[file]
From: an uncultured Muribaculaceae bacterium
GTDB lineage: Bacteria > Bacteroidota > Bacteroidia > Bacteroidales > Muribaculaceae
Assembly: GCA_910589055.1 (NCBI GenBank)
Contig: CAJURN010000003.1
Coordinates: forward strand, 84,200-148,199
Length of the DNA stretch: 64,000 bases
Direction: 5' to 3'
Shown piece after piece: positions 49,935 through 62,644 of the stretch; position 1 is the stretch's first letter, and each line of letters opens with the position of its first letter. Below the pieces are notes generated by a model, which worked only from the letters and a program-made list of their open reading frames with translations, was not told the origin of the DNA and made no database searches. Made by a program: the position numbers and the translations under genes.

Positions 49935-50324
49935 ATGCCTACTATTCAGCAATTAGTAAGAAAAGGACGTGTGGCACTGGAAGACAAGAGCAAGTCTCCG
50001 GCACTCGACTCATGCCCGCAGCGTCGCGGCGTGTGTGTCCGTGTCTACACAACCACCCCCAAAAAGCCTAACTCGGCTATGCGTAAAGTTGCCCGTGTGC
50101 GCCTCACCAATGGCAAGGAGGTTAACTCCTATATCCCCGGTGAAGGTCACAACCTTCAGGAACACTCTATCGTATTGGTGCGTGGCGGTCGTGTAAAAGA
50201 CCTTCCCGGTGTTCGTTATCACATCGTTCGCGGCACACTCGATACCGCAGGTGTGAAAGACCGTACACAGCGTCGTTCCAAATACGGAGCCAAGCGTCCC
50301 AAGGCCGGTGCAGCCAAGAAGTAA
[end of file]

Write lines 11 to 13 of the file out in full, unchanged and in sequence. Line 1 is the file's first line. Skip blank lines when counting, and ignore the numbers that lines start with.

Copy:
50001 GCACTCGACTCATGCCCGCAGCGTCGCGGCGTGTGTGTCCGTGTCTACACAACCACCCCCAAAAAGCCTAACTCGGCTATGCGTAAAGTTGCCCGTGTGC
50101 GCCTCACCAATGGCAAGGAGGTTAACTCCTATATCCCCGGTGAAGGTCACAACCTTCAGGAACACTCTATCGTATTGGTGCGTGGCGGTCGTGTAAAAGA
50201 CCTTCCCGGTGTTCGTTATCACATCGTTCGCGGCACACTCGATACCGCAGGTGTGAAAGACCGTACACAGCGTCGTTCCAAATACGGAGCCAAGCGTCCC